Novel Coronavirus COVID-19
 


Rapid Testing


Rapid testing is another tool in Manitoba's testing arsenal to slow the spread of COVID-19 through fast identification. Rapid tests help support COVID-19 testing in Manitoba, but do not replace traditional COVID-19 testing in all circumstances.



Fast Pass Pilot Program


Fast Pass sites offer a dedicated testing stream to teachers, educational support staff and other staff working in schools and directly with students. Eligible Fast Pass clients will be able to access a positive test result on the same day of receiving a test to enable faster contact tracing and earlier notifications. Staff can be tested if they are symptomatic, have been identified as a close contact as a result of an exposure at school, or who have a symptomatic household member.



Fast Pass sites offer a dedicated testing stream to teachers, educational support staff and other staff working in schools and directly with students.  Eligible Fast Pass clients will be able to access a positive test result on the same day of receiving a test. This will enable faster contact tracing and earlier notifications.  Manitoba’s first Fast Pass site launched January 18 at 1066 Nairn Ave. in Winnipeg.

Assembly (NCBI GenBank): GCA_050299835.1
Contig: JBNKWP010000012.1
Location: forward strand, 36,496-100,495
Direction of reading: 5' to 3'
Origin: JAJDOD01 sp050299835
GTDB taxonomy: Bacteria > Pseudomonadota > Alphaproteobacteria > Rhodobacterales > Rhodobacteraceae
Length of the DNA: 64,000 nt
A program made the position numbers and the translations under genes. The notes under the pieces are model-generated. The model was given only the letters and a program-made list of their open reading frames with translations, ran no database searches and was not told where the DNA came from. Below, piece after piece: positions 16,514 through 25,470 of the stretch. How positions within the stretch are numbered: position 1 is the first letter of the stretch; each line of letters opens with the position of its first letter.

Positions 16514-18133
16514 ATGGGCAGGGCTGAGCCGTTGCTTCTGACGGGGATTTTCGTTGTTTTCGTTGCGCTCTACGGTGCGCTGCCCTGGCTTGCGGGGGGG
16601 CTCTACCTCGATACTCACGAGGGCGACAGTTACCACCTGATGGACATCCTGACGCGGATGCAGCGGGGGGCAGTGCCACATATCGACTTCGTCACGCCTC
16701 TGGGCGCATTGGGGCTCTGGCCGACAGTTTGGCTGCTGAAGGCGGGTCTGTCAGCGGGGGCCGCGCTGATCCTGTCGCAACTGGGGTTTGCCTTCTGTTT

Fast Pass site appointments are available to teachers, educational support staff and other staff working in schools and directly with students, including bus drivers, custodians and child care staff working in school-based early learning and child care facilities. Staff can be tested if they are symptomatic, have been identified as a close contact as a result of an exposure at school, or who have a symptomatic household member.

Clients will be required to show identification and proof of employer at the time of their appointment.


Fast Pass sites operate using the Songbird Hyris bCUBE lab-based rapid test.  The device requires a stable environment and is not mobile.  Similar to other types of COVID-19 tests, clients will receive a deep nasal swab from a health care professional.  The specimen collected will then be run on the Songbird Hyris bCUBE testing platform and will take several hours to produce a result.


A positive result will be available for clients on the Shared Health portal within about eight hours. This will help enable faster contact tracing for school staff, their families and the school community.

Tests that come back negative or inconclusive may take up to 48 hours before a result is available on the portal.  During the pilot phase, negative results at Fast Pass sites will require confirmation using the regular COVID-19 test before results can be provided.  This approach is consistent with other rapid tests being used for diagnostic purposes in Manitoba.